Apart from the love/hate relationship with Jagger, Richards also has a high regard for Charlie Watts, whilst Bill Wyman hardly gets a mention (mostly he finds Wyman’s celebrated womanising laughable) and background band members, such as the keyboard player Ian Stewart receive greater prominence than Bill in the Stones story. Brian Jones is viewed as nothing more than a dead weight, a talented musician subsequently relegated to the sidelines when Mick and Keith are elected by Andrew Loog Oldham as the band’s songwriters. His early death receives less than half a page in this lengthy memoir. Mick Taylor, the guitarist who bridged the gap between Jones and Ronnie Wood, is respected as a musician but found too introverted. Wood himself is acknowledged as a worthy addition to the band, although his own problems with addiction at times put Richards’ own into perspective. Richards also has a high disregard for two of the film makers associated with the Stones, Donald Cammell (who made Performance starring Jagger and Pallenberg) and Jean Luc Godard (responsible for the weird Sympathy for the Devil film). Of his 60s contemporaries, Richards has a high regard for only a few, amongst them John Lennon who, joining in with the indulgences, only ever left his house horizontal.

Co-writer James Fox does a fine job in holding it all together, although things begin to become fragmented slightly towards the end. Keith goes into his recipe for sausages at length but barely mentions his Pirates of the Caribbean acting role. However he does prove that’s he’s still no stranger to the headlines, recounting both his near fatal head injury of recent years and the tabloid sensation that he snorted his father’s ashes.

Settling the score on gossip aside, readers interested mostly in the Stones back catalogue will find that the most discussed album here by far is the celebrated Exile on Main Street. Lesser known albums, such as 1967’s Between the Buttons, receive no mention at all, whilst Richards dismisses Their Satanic Majesties Request as weak. Life gives some insight into the effort that went into their better albums, and the less musically inclined reader will, like me, become lost with the lengthy account of how Richards re tuned his guitar to achieve a distinct sound. But listening to some of the albums afresh, including Beggar’s Banquet, Let in Bleed and Exile, I’m convinced by his greatness as a musician far more than I’ve ever been before. And even though I don’t know the technical ins and outs, I certainly do know a track such like Satisfaction is unbeatable.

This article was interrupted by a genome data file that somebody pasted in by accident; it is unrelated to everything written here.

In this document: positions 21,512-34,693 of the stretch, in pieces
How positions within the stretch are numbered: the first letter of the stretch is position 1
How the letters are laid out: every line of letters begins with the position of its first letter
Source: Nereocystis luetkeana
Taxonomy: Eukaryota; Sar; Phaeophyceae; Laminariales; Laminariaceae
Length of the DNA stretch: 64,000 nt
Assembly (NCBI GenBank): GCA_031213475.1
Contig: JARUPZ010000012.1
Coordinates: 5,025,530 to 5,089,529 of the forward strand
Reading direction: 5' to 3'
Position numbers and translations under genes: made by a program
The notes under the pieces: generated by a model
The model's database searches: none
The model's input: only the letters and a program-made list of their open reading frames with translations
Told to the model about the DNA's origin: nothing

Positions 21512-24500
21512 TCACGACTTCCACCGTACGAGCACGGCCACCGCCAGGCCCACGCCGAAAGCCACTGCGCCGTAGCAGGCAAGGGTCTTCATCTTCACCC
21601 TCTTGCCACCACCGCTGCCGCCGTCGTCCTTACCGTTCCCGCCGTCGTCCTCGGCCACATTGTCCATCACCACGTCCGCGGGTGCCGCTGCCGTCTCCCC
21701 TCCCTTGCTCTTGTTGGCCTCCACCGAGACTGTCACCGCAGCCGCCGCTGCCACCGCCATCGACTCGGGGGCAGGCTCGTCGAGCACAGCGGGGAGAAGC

So to wind up, here’s a rundown of the Rolling Stones at their best:

  • Under my Thumb (Aftermath 1966)
  • Sympathy for the Devil (Beggars Banquet 1968)
  • Jig-Saw Puzzle (Beggars Banquet 1968)
  • Street Fighting Man (Beggars Banquet 1968)
  • Gimme Shelter (Let it Bleed 1969)
  • You Can’t Always Get What you Want (Let it Bleed 1969)
  • Rocks Off (Exile on Main Street 1972)
  • Tumbling Dice (Exile on Main Street 1972)
  • Happy (Exile on Main Street 1972)
  • Shine a Light (Exile on Main Street 1972)

Its been a while since I ve read a rock bio ,must admit I saw stones in 89 and they were good live but creative wise they ve not moved forward since mid seventies ,suppose as money rolls in it iseasy to carry on ,plus they all seem to have found outlets outside the band ,remember friend saying he’d meet charlie watts whilst he worked at hardys fishing shop in london as he is huge fisherman ,all the best stu

stujallen    Thursday November 11, 2010   

I must agree that I don’t own any of their music from the mid 70s on.
On the other hand, if they do tour in 2011 as rumoured I’d be tempted to see them.

The Book Tower    Thursday November 11, 2010